Godox have been producing some good value products lately, flashes, studio strobes, fittings etc. I bought an E300 studio strobe for around $75 a year ago and it has worked well in my ‘garage-studio’.
I recently purchased a Godox K150A on Aliexpress for around $40 which included shipping which is a VERY good price for a 150Ws flash/strobe IF it actually is that power. When it arrived it felt very light which isn’t always a bad thing with these days, things are getting lighter, smaller and more powerful with advancing technology. I fired it a few times and wondered if I was judging correctly because it didn’t quite look all that powerful at full power, so the only way to be sure would be to test it against my trusty Nikon SB800. I looked up the Ws rating of the SB800 and found this discussion and this one suggesting that it is about 75 Ws - meaning that the Godox K-150A should be twice as powerful.
One thing you need to remember with the K-150A is that is has a remote sensor that is ALWAYS on which can be quite annoying. If you compare its power with another flash you have to keep turning it off at its main switch so it doesn’t also fire when you fire the other flash. I imagine this would be a major nuisance to some users, maybe not a big deal for those on a budget.
The strobe tube itself looks like it means business as well and I imagine it could take a fair bit more energy than the smaller Nikon SB800 flash tube could. I decide to place them side by side in my garage and do a few tests to be sure it was a fair comparison - after all, the SB800 can zoom while the K-150A is a bare bulb flash.
Please excuse the scene, the 'dark circle on the garage door is due to a potassium nitrate and wax smoke bomb explosion - it made quite a mess but I leave it there as a reminder to use an insect smoker rather. Here is the plain bounce flash test, both the same distance from the ceiling, camera settings D7200 iso100 1/100th f11 to give me an idea of the power it would have in daylight. [I know the sunny 16 rule but most days have enough haze to only require an aperture of f11]. Notice the power difference? The 75Ws SB800 seems to be more powerful than the “150Ws” K-150A! I used the Sigma 8-16mm lens at its widest setting on my D7200 to show all the light in the scene.
Now for the direct flash test. The SB800 was at its widest setting and of course the K-150A only has one setting and fires at a much wider pattern. Here they look quite similar when you look at the ceiling, but when you look at the centre the SB800 is brighter - the K-150A is throwing most of its light outwards and upwards towards the left - the floor is darker as well.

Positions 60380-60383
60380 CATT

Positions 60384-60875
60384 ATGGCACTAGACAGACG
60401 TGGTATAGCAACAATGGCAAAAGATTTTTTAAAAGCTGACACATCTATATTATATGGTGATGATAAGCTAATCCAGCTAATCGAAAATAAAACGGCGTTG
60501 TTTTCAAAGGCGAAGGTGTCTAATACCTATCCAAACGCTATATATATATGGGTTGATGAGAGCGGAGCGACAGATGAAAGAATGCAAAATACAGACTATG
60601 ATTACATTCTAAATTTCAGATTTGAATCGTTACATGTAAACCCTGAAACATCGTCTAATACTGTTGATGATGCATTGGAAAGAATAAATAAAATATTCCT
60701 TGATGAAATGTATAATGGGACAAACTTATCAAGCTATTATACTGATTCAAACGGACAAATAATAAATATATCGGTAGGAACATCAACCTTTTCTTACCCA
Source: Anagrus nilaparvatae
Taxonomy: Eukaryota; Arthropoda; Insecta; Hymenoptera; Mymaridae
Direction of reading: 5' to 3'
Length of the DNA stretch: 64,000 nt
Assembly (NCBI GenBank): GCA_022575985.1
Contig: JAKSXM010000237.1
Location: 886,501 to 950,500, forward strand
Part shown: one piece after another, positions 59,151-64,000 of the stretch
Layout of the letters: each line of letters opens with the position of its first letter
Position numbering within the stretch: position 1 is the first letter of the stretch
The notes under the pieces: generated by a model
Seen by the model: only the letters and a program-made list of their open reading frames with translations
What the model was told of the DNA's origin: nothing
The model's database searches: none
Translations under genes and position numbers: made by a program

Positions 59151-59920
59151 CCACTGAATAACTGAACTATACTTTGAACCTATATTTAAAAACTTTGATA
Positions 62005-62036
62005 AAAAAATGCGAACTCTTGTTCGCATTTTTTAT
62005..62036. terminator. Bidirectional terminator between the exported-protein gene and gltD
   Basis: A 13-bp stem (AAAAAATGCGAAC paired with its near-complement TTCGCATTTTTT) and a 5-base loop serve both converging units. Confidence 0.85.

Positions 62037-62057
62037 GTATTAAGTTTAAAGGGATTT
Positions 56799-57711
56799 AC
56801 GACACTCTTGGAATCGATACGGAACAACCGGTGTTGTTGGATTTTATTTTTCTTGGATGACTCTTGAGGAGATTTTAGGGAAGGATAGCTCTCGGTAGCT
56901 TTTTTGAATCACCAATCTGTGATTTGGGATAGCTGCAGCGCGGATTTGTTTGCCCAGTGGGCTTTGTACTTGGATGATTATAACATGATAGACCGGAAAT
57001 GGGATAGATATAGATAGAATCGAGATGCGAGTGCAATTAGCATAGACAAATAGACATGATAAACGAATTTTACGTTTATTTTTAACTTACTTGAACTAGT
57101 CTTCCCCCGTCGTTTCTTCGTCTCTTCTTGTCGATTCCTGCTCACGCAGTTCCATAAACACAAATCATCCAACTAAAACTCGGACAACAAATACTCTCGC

Now we try to even things out a bit - I set the SB800 at full zoom and put a standard reflector on the K-150A. The K-150A still seems to fire upwards and to the left a bit more than expected.
Then of course the way most people would use it, with a softbox.
The strobe head was battling to stay up with the relatively light weight on it - perhaps it’s best to use this strobe with a shoot through umbrella rather. It has a fitting that doesn’t have any means to tighten it - just a spring loaded clip that holds the shaft in place - for now, if it lasts. With the SB800 I used a hand-held S-mount adapter which holds the flash nice and central, and I had the flash at its widest zoom setting. Both lights are feeling the strain of trying to light a subject through double diffusion - but the SB800 still looks twice as powerful as the “150Ws” Godox K-150A.
Conclusion: The Godox K-150A is NOT a 150Ws flash, unless of course I got a dud. We’ll see what the supplier says when I contact them. On a few discussions it was suggested that because the K-150A spreads its light over a much wider area it would be superior in a softbox and not create hotspots as the SB800 would. So of course I had to try that, both at full power an minimum aperture to see how the softbox looked from the front. I’m afraid the SB800 wins again. After that I put it up against the Godox E300 and gave the E300 a 1 stop disadvantage to even things out a bit - the results weren’t substantially different but the K-150A was still weaker.
While I had things set up I decided to do a few more tests with some fresnel lenses I bought. I’ve been thinking about how to focus the flash for when you are shooting in bright sunlight from a distance and diffusion isn’t practical - you may as well get as much power as possible focussed on the subject. Here are the two fresnel lenses, a rectangular sheet and a nice round lens. They were $3 and $7 respectively.
It’s not so much the shape of the lenses, rather the fact that they were different focal lengths that gives the different patterns. The round one had a 55mm focal length and the rectangular one is only advertised as “3.5X magnification” they don’t mention actual focal length but you can get the same results from either based on how far from the flash you hold them..
I held this round lens right up against the front of the reflector. I think it has real potential in outdoor shoots.